THE City of Whittlesea will host a community drop-in session for residents to learn more about how to live with an increasing population of kangaroos.
The event in South Morang, on June 13, follows a motion at a council meeting last month, to deal with issues associated with the growing number of kangaroos.
The drop-in session, from 3pm to 8pm at Plenty Ranges Arts and Convention Centre, will bring different agencies together to help residents learn how to protect and co-exist with kangaroos.
Mayor Lawrie Cox said the kangaroo population had moved into urban areas this year in an effort to find food and water.
“We know that with increased numbers in suburbia, more of the animals are being hit by cars,” Cr Cox said.
“And many of our residents are at a loss as to what to do to help or what to do if they encounter a kangaroo up close.”
Wildlife Victoria, the State Government’s Department of Environment, Land, Water and Planning and council staff will be at the drop-in session to provide information and answer questions.
“We invite the community to come along to find out more about living with kangaroos and talk to us about their concerns,” Cr Cox said.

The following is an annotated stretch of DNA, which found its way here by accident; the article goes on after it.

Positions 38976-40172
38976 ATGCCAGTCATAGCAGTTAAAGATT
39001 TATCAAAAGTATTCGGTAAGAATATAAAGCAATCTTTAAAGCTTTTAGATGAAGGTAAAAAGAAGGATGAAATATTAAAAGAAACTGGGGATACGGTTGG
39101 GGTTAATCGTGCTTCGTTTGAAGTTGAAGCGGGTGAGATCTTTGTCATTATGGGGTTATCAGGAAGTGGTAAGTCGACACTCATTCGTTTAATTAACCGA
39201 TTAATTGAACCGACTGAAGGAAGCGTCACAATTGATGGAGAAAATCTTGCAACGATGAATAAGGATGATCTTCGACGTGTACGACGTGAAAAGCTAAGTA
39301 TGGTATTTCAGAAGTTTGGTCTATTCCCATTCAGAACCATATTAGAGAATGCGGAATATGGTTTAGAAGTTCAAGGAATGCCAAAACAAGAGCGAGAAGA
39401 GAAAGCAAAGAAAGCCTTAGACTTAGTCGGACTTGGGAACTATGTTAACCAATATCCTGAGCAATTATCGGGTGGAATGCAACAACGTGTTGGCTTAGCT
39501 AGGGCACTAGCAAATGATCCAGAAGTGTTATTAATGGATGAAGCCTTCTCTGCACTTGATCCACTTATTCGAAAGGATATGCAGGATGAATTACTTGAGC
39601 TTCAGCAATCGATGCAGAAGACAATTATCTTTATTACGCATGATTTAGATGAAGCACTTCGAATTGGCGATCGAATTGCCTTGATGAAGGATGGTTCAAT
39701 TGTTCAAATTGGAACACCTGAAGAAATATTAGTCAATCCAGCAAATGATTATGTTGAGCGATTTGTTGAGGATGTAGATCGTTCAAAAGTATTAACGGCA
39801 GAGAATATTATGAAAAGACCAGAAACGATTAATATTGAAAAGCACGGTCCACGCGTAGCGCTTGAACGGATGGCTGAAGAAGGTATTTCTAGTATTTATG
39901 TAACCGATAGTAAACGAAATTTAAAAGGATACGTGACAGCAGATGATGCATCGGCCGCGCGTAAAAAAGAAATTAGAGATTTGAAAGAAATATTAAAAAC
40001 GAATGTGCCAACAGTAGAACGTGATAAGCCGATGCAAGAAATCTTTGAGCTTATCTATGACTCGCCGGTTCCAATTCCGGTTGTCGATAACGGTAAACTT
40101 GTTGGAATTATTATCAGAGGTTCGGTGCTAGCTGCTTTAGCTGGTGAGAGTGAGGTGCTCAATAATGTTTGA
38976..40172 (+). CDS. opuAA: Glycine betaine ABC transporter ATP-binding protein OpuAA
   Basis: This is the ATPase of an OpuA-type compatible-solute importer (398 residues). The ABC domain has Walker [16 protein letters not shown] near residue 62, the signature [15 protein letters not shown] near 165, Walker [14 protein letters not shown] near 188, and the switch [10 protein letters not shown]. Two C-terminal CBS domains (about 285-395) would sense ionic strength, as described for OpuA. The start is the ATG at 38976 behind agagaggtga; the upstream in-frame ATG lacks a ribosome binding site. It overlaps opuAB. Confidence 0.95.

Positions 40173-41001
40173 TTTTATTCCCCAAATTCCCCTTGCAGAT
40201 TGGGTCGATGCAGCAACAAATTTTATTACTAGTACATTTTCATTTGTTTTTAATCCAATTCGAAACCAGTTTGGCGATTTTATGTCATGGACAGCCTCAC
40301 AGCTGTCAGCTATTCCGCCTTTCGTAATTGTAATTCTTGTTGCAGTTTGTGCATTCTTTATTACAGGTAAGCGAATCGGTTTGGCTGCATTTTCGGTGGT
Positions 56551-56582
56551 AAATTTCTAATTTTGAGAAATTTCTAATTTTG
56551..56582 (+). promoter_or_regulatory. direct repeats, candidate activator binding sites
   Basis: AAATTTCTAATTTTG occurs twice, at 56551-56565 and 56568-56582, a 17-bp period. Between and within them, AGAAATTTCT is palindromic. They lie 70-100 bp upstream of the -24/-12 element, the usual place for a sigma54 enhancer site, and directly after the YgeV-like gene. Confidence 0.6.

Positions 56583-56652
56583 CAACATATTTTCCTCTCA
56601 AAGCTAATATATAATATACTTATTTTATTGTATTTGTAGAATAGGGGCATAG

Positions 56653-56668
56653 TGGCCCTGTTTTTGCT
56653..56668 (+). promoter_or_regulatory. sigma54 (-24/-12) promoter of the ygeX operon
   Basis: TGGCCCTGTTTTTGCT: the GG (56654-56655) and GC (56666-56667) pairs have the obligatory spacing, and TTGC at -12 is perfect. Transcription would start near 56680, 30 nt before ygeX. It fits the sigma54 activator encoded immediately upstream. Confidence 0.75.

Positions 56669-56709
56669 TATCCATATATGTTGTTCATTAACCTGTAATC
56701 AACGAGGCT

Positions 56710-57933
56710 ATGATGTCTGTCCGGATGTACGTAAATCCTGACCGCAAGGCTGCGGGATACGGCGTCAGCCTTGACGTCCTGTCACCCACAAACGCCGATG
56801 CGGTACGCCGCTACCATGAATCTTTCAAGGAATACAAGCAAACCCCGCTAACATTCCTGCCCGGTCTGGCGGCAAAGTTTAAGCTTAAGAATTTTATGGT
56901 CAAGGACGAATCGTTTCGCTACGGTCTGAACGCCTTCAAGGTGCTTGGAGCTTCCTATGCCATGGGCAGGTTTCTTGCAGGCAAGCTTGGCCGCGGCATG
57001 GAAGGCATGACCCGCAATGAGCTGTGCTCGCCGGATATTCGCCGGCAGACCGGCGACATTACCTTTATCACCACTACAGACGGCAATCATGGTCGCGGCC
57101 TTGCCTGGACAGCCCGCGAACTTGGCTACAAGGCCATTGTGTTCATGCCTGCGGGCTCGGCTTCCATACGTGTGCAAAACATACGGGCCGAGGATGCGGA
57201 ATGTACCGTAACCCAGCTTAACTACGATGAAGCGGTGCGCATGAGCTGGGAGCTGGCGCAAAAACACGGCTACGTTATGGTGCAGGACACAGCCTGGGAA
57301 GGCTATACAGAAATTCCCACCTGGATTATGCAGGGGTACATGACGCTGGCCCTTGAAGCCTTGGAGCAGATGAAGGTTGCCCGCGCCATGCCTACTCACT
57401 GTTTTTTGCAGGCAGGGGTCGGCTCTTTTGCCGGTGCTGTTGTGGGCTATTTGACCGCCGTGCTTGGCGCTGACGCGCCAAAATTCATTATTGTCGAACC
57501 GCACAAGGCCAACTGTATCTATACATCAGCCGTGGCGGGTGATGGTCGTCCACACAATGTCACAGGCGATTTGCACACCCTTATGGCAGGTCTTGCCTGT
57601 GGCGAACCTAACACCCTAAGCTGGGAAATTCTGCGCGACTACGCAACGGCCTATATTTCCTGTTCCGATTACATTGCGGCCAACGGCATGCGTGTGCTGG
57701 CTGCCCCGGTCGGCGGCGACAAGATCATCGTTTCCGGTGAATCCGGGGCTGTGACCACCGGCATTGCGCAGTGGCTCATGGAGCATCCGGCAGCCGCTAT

“While DELWP, not council, is the agency responsible for kangaroo management, we felt it was important to provide an opportunity for our residents to learn more and to ask questions.
“But we are bringing in the experts to give us the information we need to co-exist with these marsupials.
“DELWP will soon begin work on a Kangaroo Management Plan for the state so this will also be the perfect opportunity to connect interested residents with those conducting this important piece of work.”
Several residents in the City of Whittlesea have contacted the North Central Review to express their concern about the rising number of kangaroos.
Most of the concern was relating to kangaroos being on roads, and the dangers to both motorists and the kangaroos.
Other residents were concerned about the behaviour of people, particularly children, towards the kangaroos.